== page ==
chapter  14
42 Pages

Cognitive Apprenticeship: Teaching the Crafts of Reading, Writing, and Mathematics

WithAllan Collins, John Seely Brown, Susan E. Newman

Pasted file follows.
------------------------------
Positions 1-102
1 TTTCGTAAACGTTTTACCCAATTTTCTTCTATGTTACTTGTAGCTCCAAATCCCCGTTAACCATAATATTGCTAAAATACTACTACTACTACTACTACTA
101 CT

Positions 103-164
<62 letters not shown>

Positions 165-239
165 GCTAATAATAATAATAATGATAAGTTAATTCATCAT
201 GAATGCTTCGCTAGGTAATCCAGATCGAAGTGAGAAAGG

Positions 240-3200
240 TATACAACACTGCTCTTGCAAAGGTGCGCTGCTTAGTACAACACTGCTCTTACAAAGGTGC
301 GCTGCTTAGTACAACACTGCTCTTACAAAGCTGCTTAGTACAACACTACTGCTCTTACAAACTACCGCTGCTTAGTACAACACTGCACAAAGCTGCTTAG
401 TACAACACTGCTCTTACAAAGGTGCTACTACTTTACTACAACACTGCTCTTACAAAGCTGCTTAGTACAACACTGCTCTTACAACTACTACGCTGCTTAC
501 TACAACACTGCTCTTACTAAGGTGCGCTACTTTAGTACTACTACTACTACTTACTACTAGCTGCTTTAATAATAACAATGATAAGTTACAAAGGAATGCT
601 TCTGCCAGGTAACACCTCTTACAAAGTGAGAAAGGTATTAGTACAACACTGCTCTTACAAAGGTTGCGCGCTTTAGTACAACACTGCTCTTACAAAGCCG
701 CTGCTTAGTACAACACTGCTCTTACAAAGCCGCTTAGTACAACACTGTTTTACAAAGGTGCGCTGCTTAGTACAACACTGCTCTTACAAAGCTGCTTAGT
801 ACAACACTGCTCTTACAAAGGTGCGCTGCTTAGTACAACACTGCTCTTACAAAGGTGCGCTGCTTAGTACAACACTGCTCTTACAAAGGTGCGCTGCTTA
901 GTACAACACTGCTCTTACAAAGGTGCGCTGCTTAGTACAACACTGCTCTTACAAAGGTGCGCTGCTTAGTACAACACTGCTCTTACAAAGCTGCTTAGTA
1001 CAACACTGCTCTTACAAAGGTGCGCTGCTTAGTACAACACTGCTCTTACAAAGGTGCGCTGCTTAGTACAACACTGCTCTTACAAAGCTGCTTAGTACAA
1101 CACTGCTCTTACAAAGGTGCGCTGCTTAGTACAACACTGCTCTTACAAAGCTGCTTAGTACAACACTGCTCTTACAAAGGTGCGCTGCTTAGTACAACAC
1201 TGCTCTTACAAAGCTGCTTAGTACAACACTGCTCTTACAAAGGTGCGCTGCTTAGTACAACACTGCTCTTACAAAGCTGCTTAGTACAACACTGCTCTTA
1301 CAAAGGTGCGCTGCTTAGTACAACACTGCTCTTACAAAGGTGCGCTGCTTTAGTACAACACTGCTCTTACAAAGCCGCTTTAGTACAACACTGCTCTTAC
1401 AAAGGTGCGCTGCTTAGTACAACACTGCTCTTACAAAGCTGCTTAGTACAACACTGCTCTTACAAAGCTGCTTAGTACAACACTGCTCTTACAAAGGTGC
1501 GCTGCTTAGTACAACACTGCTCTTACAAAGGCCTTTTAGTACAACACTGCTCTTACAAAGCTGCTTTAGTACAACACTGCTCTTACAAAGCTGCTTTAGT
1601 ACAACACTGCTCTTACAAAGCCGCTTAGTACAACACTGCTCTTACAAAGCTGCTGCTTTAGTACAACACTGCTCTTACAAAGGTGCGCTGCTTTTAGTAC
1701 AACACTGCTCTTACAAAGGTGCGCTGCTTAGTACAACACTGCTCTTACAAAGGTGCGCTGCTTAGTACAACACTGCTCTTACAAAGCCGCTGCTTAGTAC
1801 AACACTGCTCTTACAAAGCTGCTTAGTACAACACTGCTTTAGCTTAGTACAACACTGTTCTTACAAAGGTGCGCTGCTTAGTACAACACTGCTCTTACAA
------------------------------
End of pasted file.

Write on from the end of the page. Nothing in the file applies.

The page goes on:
This chapter attempts to elucidate some of those implications through a proposal for adapting apprenticeship methods for the teaching and learning of cognitive skills. The development of a new cognitive apprenticeship to teach students the thinking and problem–solving skills involved in school subjects such as reading, writing, and mathematics. To make real differences in students' skill, need both to understand the nature of expert practice and to devise methods appropriate to learning that practice. An idea of the methods and why they are likely to be effective, the chapter considers some of the crucial features of traditional apprenticeship, as practiced in a West African tailoring shop. Cognitive apprenticeship teaching methods are designs to bring these tacit processes into the open, where students can observe, enact, and practice them with help from the teacher and from other students. In addition to the emphasis on cognitive and metacognitive skills, there are two major differences between cognitive apprenticeship and traditional apprenticeship.